Of course it's not unreasonable to ask for references, so I assume that this is the real question you're asking:
Was I being unreasonable or abusive in any way?
I think that's a great question to ask, and well done for asking it. I hope that what follows doesn't come across as too harsh and that you can learn from it.
I've read the chat transcript and it's pretty clear that the level of aggression and confrontation rose pretty quickly. In my opinion, though, it was mainly you who were raising the level of vitriol, and that the OP was only responding to it.
You start off with a perfectly reasonable response for a reference. The OP responds with a reasonable sounding argument as to why they think that's unnecessary. Then we get the first of the more confrontational posts.
RA Well that renders your question unanswerable. If you cannot come up with a specific instance of what you mean by the very vague statement that "a Lie group has some relation to a differentiable manifold", then how can we help you? Why are you not prepared to cite a specific instance of an article that is giving you problems?
Instead of raising concerns about the question, you're now raising concerns about the OP themselves ('you cannot come up with a reference', 'Why are you not prepared to cite...' etc.) I'm sure you didn't intend to come across as confrontational, but I can understand the OP feeling a little attacked, which is why their first instinct was to double down on their position:
OP If you're an expert then it's definitely not unanswerable. An expert has the knowledge to understand the material in different contexts and thus especially has no difficulty with a mere layman question. If I cite a specific article then you will inevitably reduce the entirety of the question as being specific to that article and thus you will inevitably fail to address the generalization the question is actually asking about which is not and cannot be specific to that one article. I asked a general question, I'm fine with a general answer, that's exactly what anyone would expect.
OK, now they're making it personal as well ('if you're an expert'). But your response takes it to a new level.
RA That earns your question a close vote. I suggest you try to think about what math.stackexchange.com is for. If you think it is a service where highly qualified experts provide free tailored advice disregarding your arrogance or unwillingness to help them help you and correctly second guessing your ill-explained questions, then you have come to the wrong shop. It is a service where, perple with an interest in mathematics at all levels of experience and knowledge try to help each other. It doesn't sound like the right community for you.
Well that escalated quickly. This is quite a serious accusation: that they treat the members on the site like their servants who will just give them answer to their questions. I'm really not sure that that kind of allegation is justified here. You've also dismissed their question as 'ill-explained', called them 'arrogant' and 'unwilling to help' and even claimed that the community is not for them. I don't think you're in any position to complain about them calling you 'arrogant' or 'elitist':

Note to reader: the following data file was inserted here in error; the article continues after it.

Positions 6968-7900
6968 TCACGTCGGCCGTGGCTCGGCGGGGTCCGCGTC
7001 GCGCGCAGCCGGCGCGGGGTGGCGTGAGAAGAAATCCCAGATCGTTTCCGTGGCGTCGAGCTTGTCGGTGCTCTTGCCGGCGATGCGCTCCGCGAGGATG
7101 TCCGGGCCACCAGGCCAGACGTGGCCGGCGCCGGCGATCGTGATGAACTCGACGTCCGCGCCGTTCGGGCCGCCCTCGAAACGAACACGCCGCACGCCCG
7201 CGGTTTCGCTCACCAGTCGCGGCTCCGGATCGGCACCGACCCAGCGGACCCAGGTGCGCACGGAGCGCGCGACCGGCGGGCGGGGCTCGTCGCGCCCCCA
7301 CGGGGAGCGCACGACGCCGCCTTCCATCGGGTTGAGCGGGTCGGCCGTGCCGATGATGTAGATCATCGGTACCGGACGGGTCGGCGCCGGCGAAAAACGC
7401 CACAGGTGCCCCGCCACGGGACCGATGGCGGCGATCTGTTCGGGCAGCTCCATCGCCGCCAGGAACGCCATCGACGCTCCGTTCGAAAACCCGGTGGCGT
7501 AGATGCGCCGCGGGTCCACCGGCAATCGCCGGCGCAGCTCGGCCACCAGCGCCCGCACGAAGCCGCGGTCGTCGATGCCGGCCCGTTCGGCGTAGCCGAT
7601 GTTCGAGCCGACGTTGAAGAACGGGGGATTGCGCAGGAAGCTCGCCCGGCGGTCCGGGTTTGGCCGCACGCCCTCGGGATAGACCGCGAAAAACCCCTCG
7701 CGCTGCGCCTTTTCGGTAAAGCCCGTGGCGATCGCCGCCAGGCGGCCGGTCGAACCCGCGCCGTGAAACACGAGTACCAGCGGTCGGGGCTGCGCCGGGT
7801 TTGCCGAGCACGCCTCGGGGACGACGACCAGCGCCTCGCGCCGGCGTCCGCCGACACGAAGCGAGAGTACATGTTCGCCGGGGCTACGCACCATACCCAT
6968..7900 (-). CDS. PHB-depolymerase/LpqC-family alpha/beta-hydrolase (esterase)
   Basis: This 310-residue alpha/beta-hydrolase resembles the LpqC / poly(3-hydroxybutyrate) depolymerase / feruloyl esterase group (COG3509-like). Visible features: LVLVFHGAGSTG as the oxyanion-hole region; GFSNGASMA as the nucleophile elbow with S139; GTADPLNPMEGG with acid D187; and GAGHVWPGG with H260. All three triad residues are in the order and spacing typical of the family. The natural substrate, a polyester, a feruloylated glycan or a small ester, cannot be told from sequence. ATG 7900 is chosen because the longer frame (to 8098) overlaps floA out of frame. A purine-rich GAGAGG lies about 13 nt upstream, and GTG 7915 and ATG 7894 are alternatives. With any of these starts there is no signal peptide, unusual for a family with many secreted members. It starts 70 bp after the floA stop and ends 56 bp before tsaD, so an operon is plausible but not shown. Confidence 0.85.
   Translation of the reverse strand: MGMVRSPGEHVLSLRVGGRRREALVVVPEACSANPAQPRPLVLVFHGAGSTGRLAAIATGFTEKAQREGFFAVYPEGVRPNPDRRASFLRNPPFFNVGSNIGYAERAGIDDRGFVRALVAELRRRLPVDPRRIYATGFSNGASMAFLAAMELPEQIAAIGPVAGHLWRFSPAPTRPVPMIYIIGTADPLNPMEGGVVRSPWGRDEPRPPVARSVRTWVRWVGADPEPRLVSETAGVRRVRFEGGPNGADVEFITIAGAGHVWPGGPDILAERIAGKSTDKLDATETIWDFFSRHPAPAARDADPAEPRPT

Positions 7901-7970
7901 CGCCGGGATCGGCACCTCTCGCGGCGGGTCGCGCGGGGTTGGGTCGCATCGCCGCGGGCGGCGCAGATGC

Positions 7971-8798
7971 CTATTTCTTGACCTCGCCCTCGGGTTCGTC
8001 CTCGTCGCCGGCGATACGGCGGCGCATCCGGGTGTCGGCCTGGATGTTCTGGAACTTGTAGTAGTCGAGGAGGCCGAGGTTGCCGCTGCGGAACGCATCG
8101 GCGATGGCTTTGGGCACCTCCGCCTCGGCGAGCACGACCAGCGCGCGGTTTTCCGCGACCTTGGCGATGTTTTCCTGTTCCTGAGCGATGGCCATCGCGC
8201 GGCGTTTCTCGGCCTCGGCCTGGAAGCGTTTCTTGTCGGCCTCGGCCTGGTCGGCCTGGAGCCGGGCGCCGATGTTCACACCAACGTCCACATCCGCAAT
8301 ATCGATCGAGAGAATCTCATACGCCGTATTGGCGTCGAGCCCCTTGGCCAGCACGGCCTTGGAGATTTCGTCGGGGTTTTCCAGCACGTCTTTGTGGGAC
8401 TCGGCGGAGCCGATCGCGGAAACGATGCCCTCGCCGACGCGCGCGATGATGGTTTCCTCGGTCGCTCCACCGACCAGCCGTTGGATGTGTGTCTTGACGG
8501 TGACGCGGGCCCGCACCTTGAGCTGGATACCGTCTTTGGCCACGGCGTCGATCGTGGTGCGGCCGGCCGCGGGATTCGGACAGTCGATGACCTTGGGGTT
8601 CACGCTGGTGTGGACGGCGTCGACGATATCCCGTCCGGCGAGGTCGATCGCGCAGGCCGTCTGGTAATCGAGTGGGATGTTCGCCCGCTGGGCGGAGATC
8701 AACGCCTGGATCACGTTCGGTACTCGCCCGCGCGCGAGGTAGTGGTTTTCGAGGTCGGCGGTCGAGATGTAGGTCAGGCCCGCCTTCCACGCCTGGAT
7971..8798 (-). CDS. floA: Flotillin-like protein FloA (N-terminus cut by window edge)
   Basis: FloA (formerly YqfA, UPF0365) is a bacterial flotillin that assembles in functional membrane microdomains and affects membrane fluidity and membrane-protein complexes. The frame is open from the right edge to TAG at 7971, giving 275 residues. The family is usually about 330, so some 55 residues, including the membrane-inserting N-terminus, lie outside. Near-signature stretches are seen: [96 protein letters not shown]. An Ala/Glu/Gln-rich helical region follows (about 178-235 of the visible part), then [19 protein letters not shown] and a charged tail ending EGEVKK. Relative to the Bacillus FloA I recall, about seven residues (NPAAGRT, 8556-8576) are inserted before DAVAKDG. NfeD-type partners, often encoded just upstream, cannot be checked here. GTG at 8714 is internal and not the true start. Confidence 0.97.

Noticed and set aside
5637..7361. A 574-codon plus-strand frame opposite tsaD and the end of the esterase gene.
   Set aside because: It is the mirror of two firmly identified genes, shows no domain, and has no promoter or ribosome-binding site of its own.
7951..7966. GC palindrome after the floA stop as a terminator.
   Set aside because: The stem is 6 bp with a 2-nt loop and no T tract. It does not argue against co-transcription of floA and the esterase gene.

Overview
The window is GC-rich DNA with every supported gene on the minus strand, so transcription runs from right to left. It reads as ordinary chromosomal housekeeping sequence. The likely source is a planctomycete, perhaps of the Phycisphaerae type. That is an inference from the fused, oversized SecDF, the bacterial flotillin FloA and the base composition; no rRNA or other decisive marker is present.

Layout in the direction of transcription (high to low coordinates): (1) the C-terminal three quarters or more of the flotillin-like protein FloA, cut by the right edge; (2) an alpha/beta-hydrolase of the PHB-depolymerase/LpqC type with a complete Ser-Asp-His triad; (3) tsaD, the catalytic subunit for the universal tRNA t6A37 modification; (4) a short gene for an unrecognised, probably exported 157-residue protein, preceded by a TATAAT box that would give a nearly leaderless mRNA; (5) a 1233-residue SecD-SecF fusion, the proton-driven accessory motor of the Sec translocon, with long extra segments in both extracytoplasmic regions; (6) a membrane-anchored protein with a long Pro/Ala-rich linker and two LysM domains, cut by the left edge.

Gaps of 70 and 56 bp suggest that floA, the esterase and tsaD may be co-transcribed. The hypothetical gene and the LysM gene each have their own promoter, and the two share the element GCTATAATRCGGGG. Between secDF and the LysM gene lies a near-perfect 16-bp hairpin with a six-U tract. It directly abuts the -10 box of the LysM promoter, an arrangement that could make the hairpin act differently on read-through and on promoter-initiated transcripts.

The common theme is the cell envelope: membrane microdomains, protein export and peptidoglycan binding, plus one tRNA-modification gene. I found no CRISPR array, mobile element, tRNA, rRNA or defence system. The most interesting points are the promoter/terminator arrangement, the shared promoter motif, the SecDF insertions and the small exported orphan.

OP You're being arrogant right now by being elitist. You want every question to look technical because that's what appeases your personal pride, you don't actually care if anyone learns anything, you're just an elitist. The reality is no one cares about that, this isn't some ground breaking paper we're writing here, it's a basic question that many people have. If you actually cared about providing material for the benefit of the public, this wouldn't be an issue for you. Any actually accredited "expert" is capable of addressing such a layman question as this.
By this point, the conversation has already become uncivil and vitriolic.
Then we come to this very question, which also suggests that you are unwilling to consider your own part in the dispute.
Is asking for a specific reference to an article mentioned in an MSE question unacceptable?
This is a straw-man fallacy: what caused the OP to react the way they did was not the (totally reasonable) act of asking for a reference, but the confrontational way you approached the subsequent discussion.
asking for the OP to provide a reference and got what feels like a a very vitriolic exchange accusing me of being an elitist in reply
This account of the conversation skips some very important steps in between which you should take responsibility for.
I'll try to walk away rather than rise to provocation next time.
In my opinion, the one who rose to provocation was the OP. They probably should have walked away as well.
I don't mean to make you feel bad about any of this, and I'm sure that none of it came from a place of actively trying to attack the OP. But I hope also that you can see why that might have been how it came across to them.